MS/Windows/NT has its own boot loader that likes to be in charge. That’s okay. One solution is to simply tell the MS/Windows/NT boot loader what to do if you want to boot into GNU/Linux. This means copying the GNU/Linux boot code into a file, transferring that file to a MS/Windows/NT partition, and then adding a menu item for the MS/Windows/NT boot loader to select the GNU/Linux boot if required. Using grub we don’t need to do this as grub supports chain loaders that allows you to choose to load up the MS/Windows/NT boot loader.
If you wish MS/Windows/NT to remain in control, the do the following:
Boot from floppy disk into GNU/Linux. Log in as the root user. Check where the boot sector of your GNU/Linux partition is:
\# rdev /vmlinuz Root device /dev/hdc1
So on this particular machine the boot sector is on the second hard
When installing don’t let lilo install a boot loader over the existing
master boot record on your hard drive (usually /dev/hda) unless you
wish to wipe out the original NT – For dual boot using the
MS/Windows/NT boot loader see the
http://www.tldp.org/HOWTO/Linux+NT-Loader.html Linux with NT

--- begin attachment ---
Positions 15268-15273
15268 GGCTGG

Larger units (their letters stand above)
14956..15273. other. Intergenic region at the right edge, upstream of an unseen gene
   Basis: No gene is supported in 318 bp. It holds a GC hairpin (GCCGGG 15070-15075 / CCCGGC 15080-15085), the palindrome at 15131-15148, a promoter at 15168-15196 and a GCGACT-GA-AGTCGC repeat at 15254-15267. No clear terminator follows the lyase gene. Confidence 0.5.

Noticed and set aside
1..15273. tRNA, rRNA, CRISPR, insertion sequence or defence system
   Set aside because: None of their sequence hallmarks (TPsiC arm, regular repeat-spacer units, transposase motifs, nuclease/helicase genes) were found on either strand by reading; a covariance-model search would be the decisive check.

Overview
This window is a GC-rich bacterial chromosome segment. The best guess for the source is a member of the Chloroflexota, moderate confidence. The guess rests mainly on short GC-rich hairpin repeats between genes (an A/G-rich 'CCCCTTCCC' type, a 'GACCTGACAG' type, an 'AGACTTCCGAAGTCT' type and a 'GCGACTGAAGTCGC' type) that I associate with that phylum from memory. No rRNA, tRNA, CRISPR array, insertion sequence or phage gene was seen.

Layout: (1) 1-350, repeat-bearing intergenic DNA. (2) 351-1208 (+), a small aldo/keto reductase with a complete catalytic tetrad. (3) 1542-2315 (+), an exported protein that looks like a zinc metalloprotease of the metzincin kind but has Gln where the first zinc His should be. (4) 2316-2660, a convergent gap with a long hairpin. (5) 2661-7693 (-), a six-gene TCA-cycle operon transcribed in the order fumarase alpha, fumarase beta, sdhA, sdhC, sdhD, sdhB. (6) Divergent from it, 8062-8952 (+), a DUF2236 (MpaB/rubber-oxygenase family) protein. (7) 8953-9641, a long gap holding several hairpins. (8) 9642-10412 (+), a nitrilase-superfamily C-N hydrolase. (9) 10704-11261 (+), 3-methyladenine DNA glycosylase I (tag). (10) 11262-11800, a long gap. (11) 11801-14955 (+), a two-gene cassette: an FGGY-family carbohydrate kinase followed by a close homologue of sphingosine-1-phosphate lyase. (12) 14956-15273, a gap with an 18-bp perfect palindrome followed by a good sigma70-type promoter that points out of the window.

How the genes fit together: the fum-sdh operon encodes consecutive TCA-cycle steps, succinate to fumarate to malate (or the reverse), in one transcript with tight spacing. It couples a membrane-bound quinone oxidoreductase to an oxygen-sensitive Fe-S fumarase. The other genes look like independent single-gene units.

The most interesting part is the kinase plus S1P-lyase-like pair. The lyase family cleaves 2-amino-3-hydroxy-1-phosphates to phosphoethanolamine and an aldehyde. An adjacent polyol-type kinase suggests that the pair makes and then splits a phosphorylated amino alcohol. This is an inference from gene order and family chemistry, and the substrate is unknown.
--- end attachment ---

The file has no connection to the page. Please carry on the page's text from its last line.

Loader mini HOWTO, but I detail the steps below. Use LILO You then
copy the Linux boot sector to floppy disk, reboot to NT, and copy the
Linux boot sector onto the NT hard disk. The NT boot loader is then
told where to find the file (edit
It is all very clearly documented in the above mini HOWTO. On bootup
you can then choose between GNU/Linux and Windows NT.
# editor /etc/lilo.conf root=/dev/hdc boot=/dev/hdc append="hdc=13424,15,63" # /sbin/lilo Warning: /dev/hdc1 is not on the first disk Added Linux * # dd if=/dev/hdc1 of=/root/bootsect.lnx bs=512 count=1 # mcopy /root/bootsect.lnx a: # reboot (into NT) C:\>copy a:\bootsect.lnx c:\bootsect.lnx C:\>attrib -s -r c:\boot.ini C:\>notepad c:\boot.ini [boot loader] timeout=30 default=C:\bootsect.lnx [operating systems] C:\bootsect.lnx="Linux" multi(0)disk(0)rdisk(0)partition(1)\WINNT="Windows NT Workstation ... multi(0)disk(0)rdisk(0)partition(1)\WINNT="Windows NT Workstation ... C:\>attrib +s +r c:\boot.ini C:\>reboot (into Linux)
Note the inclusion of the append line above in my lilo.conf. This ensures /dev/hdc is found. Otherwise, sometimes it is not.
After you install a new kernel under Linux (either from a kernel-image package on the Debian archive or else your own compiled kernel-image) you will need to rerun LILO. By default lilo.conf identifies the image to boot as “/vmlinuz”. This is a symbolic link to, for example, /boot/vmlinuz-2.0.36.
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